Related link: http://www.nokia.com/nokia/0,,63911,00.html
I’m a big fan of standalone network cameras; I use them to keep an eye on my house and dog. Although I’ve tried using webcams that are attached to, and driven by, a computer I just prefer the small-size, quiet operation, and general niftiness that network cameras offer. I have both wired and WiFi netcams, but of course find the wireless model more convenient because it’s easier to position and less intrusive with its minimal wires. (It does still need a power supply, after all.)
So I’m pretty intrigued by the new Nokia Remote Camera. Like the cameras that I already have, it can send a snapshot via email when triggered by motion or other sensors. But unlike any other camera, it operates on the GSM network. That means you can install this camera anywhere, provided that you have cell coverage. It even has a battery so it can operate when the power goes out, unlike cameras that rely on network routers for their connectivity.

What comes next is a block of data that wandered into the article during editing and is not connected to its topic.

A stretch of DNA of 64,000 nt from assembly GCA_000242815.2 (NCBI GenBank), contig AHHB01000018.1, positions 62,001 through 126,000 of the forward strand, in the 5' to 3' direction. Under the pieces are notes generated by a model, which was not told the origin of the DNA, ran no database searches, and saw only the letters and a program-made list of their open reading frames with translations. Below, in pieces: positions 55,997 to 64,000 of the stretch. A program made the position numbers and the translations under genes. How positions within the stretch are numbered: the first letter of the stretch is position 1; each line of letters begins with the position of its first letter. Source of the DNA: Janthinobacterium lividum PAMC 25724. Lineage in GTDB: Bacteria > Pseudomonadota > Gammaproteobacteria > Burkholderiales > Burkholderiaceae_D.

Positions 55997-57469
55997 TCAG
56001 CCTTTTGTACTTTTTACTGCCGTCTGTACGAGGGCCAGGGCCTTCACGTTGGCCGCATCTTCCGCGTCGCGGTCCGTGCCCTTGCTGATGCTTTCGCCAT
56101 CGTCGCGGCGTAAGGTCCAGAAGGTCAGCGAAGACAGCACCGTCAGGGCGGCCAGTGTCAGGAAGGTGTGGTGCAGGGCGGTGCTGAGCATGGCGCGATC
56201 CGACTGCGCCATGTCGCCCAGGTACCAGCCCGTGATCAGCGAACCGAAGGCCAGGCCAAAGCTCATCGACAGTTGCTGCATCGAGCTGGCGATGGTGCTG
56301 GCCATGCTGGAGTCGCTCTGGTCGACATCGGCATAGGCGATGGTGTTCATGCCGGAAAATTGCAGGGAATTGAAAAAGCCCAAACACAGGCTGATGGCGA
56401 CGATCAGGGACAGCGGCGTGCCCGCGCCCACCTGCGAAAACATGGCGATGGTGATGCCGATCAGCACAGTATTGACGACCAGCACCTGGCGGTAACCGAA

The Nokia Remote camera also has a larger-than-usual image size (1152 x 864) and sports an infrared mode and built-in infrared illuminators so it can snap pictures during the night. There’s also a temperature sensor and the ability to generate a graph of the last day’s worth of temperature data.
On the downside, its not accessible via a web browser. You can control it remotely with a Series 60 Nokia phone, but that’s no substitute for regular HTTP access to the camera’s images. But more significantly, at least for me, is that the camera needs its own SIM card and cellular account. Unless T-Mobile and other US carriers introduce rate plans specifically for these special devices, deploying the camera, no matter how cool it would be, is likely to be too pricey for most home automators. What a shame.
Thanks for the link, All About Symbian.
What do you think? Are you willing to spring for yet another cell account, just for a camera?